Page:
How to have a difficult conversation
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keminekvapil
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One of the many skills I have learnt and continue to learn, through my ongoing training as a coach and through experience as a human, is how to have those difficult conversations.

We all have to have them.

We can try to avoid them, and many people do until what we have to say begins to fester into frustration and resentment.

If we are not willing to have these conversations, we will remain stuck, upset, undervalued, underpaid and any other ‘under’ you can think of.

Many of my clients have had to have difficult conversations, as have I, and I wanted to share with you some of the tools that can make difficult conversations a little less difficult and a little less overwhelming.

Respect yourself and the other

A very solid foundation to a difficult conversation is checking that the person you want to communicate with is ready to have the conversation. How many times have you started a tough conversation and for whatever reason the other person had to cut you short because of children, running between meetings etc. It only takes “I would like to have a conversation with you. Is now a good time? If not when will be?” No one likes to be ambushed. This also means that you will not feel rushed or ignored, and you deserve to be heard.

Be clear what it is that you want to communicate

It is worth taking the time to think about what it is that you want to communicate and how to communicate it. I do not mean ruminating for days, weeks or years, I mean get clear.

What outcome are you after?

Many of us go into difficult conversations with such fear and nervousness that we end up sending emotions and words flying out all over the place. It is important to know what outcome you desire, not so that you can have your outcome regardless of the other person’s feelings or input, but so that you can go into the conversation knowing your intention. This will give you a clearer head and you will communicate better, which means you will be heard better.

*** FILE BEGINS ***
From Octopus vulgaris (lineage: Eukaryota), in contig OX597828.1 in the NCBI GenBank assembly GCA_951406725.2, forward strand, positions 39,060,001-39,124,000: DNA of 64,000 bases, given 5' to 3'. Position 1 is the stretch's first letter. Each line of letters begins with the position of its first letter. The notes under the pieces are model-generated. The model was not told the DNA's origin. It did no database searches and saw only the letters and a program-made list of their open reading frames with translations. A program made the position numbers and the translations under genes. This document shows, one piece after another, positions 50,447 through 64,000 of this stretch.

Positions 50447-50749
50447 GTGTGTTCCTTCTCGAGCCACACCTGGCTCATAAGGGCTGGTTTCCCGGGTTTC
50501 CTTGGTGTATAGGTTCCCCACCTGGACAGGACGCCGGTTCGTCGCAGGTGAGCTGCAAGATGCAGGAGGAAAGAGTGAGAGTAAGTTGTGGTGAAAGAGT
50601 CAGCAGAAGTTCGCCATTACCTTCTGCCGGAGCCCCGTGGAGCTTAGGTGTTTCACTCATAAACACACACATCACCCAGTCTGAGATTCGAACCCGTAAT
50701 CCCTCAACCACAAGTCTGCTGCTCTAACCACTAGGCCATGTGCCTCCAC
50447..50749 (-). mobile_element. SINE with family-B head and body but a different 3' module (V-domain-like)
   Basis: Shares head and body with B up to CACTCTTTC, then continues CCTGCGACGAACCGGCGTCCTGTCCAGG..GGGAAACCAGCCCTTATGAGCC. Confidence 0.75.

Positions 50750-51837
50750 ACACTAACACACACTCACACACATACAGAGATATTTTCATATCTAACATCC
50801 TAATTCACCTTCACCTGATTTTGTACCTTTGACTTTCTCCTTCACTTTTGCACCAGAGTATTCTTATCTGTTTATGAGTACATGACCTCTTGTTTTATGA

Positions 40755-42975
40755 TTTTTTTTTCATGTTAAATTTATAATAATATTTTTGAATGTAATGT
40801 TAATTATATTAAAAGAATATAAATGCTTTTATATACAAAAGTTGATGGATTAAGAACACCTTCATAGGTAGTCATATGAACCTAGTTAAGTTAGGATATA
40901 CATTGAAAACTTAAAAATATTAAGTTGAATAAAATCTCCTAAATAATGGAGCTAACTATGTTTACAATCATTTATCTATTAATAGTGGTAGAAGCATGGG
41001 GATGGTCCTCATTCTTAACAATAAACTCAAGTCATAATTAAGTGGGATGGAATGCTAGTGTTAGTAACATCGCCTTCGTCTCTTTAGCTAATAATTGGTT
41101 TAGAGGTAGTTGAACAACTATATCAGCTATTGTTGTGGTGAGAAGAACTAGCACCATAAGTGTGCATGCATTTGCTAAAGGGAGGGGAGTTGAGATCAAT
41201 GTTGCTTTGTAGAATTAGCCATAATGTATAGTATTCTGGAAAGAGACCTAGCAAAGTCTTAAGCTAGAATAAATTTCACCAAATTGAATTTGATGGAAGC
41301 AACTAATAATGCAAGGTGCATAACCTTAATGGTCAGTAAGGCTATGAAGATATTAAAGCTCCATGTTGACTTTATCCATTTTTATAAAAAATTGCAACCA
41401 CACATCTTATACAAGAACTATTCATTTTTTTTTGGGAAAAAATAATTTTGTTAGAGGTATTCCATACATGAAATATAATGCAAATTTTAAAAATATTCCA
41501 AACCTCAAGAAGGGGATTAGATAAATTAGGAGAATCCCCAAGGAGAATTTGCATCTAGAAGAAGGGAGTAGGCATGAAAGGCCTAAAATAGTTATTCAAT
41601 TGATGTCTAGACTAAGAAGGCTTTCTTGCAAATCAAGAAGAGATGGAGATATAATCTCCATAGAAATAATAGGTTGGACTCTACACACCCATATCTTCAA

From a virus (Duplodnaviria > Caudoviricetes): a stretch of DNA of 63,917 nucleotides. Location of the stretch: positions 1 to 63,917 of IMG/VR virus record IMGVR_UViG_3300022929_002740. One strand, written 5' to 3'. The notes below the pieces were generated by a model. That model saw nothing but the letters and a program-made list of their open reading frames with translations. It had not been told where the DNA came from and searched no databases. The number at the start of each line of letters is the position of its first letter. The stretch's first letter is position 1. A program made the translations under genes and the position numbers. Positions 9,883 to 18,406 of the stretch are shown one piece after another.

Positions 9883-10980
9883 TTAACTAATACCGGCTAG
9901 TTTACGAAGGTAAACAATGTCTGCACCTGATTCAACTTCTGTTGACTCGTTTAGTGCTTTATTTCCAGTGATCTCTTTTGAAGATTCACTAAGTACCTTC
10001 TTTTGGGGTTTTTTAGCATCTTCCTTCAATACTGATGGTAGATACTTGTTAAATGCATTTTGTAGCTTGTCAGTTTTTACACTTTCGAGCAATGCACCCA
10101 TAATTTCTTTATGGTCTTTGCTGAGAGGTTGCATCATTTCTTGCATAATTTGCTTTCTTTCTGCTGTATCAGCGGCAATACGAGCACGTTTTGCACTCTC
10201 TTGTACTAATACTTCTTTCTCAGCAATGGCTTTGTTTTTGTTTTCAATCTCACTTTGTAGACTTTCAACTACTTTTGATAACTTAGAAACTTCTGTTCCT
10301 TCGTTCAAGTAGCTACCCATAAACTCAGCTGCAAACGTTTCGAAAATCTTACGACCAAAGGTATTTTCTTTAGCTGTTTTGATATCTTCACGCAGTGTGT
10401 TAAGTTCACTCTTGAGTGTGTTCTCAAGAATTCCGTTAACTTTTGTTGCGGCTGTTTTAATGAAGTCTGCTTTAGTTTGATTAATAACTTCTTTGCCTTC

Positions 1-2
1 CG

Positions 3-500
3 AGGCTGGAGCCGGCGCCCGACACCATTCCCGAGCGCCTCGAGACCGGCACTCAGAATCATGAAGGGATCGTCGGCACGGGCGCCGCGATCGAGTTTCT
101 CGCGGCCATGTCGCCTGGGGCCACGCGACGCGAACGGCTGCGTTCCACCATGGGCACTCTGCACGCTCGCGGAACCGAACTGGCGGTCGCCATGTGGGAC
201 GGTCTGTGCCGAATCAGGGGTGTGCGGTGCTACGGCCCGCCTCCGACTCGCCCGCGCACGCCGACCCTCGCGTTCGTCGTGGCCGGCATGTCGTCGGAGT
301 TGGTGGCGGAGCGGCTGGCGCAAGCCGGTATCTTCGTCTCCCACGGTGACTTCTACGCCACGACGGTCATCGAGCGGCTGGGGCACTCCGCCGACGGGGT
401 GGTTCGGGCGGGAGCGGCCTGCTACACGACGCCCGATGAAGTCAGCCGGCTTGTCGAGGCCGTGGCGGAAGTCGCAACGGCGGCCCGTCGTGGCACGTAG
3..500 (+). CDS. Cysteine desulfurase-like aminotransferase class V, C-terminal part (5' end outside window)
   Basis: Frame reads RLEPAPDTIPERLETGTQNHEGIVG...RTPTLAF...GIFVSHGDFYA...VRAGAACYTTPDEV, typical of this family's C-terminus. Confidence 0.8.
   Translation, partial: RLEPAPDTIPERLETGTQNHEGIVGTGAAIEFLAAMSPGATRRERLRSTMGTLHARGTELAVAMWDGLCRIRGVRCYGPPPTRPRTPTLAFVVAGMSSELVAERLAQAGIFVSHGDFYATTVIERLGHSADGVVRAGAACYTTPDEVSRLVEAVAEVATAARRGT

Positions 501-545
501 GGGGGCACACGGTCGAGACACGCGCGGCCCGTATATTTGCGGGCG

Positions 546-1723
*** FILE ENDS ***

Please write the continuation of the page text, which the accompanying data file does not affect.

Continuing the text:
Be human

I am not sure where we got the idea that we must not mess up in any of our interactions with other humans. I have found one of the most powerful ways to start a difficult conversation is to let the person know your humanness before you even start. “I want you to know that I am very nervous about this conversation, and that means I may say something stupid or offensive or patronizing or manipulating, or all of the above. This is not my intention, as I respect this relationship/situation too much, so please let me know if that is how it feels and I will try again.”

Leave blame in the playground

The one gift I see in blaming others is that we do not have to take responsibility ourselves. Phew! The cost of blaming, though, is that the other person will be unable to hear what you are saying. Because you are blaming them, they have either closed down and withdrawn or they are working out how to defend themselves against the perceived attack. Instead of blame, there is another option: stating the facts. “This happened. How did it make you feel? This is how it made me feel? What do you think we could do to resolve this?”

You can do hard

Sometimes the fear of ‘the conversation’ is the one thing that is stopping us from having what we need or want or being who we want to be. Part of the human experience is that we need to do hard, often.  It looks different in different stages of our lives, but it is a constant. Remember, you have done hard before and you are still here.

Difficult conversations can be painful, uncomfortable, anxiety-inducing, and sometimes life-changing. There is no one-size-fits-all when it comes to these types of conversations, but there are tools that can make all the difference.

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